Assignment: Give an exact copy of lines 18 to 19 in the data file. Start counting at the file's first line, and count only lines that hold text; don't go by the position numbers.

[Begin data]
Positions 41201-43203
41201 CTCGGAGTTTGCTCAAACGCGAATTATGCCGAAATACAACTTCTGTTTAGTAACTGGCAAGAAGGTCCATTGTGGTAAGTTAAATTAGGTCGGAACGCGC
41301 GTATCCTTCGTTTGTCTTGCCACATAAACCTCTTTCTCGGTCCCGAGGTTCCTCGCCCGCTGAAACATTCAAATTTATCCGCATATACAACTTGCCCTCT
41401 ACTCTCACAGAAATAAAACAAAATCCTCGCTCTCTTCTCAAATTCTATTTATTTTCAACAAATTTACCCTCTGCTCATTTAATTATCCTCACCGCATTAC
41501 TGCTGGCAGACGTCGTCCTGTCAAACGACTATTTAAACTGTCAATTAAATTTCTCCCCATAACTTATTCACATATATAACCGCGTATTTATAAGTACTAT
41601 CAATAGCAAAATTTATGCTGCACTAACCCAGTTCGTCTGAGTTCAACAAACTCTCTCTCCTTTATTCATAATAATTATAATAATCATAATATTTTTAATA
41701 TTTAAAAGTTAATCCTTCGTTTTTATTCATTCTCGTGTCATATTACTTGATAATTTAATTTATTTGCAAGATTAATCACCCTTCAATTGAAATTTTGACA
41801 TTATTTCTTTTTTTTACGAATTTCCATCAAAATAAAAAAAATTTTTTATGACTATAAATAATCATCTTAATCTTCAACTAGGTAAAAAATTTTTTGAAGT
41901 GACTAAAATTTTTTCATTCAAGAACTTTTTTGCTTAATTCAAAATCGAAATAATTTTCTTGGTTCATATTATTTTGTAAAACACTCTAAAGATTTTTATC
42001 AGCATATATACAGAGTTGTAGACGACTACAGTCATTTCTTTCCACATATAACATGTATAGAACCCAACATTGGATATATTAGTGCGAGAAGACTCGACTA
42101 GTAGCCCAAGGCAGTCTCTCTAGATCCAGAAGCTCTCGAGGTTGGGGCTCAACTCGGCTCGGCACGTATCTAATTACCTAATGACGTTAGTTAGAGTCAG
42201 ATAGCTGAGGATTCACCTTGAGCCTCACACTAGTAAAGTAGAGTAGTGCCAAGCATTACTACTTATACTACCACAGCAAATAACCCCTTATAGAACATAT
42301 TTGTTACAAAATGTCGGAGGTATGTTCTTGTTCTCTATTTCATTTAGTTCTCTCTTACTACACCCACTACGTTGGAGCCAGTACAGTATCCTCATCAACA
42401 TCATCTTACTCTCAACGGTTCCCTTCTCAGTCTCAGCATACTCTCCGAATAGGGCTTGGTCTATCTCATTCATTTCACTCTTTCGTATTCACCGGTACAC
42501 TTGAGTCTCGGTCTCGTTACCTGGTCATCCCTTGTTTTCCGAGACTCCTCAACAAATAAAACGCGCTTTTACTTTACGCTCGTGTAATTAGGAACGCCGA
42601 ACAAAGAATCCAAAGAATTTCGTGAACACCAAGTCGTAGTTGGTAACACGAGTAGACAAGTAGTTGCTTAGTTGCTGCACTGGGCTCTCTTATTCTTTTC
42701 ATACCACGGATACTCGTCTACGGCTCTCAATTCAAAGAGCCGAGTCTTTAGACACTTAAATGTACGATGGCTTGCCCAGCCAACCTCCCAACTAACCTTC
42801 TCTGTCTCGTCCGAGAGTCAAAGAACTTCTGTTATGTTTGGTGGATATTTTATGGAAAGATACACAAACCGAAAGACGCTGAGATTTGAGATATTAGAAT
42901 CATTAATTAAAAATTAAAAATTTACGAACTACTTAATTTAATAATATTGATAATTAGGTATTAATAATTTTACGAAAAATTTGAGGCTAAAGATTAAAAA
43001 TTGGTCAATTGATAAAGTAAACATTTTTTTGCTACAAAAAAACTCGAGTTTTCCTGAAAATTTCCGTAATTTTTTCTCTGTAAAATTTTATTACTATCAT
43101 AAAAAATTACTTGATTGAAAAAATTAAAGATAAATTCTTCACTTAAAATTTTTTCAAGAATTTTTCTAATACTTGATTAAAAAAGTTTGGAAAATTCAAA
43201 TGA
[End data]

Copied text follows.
42801 TCTGTCTCGTCCGAGAGTCAAAGAACTTCTGTTATGTTTGGTGGATATTTTATGGAAAGATACACAAACCGAAAGACGCTGAGATTTGAGATATTAGAAT
42901 CATTAATTAAAAATTAAAAATTTACGAACTACTTAATTTAATAATATTGATAATTAGGTATTAATAATTTTACGAAAAATTTGAGGCTAAAGATTAAAAA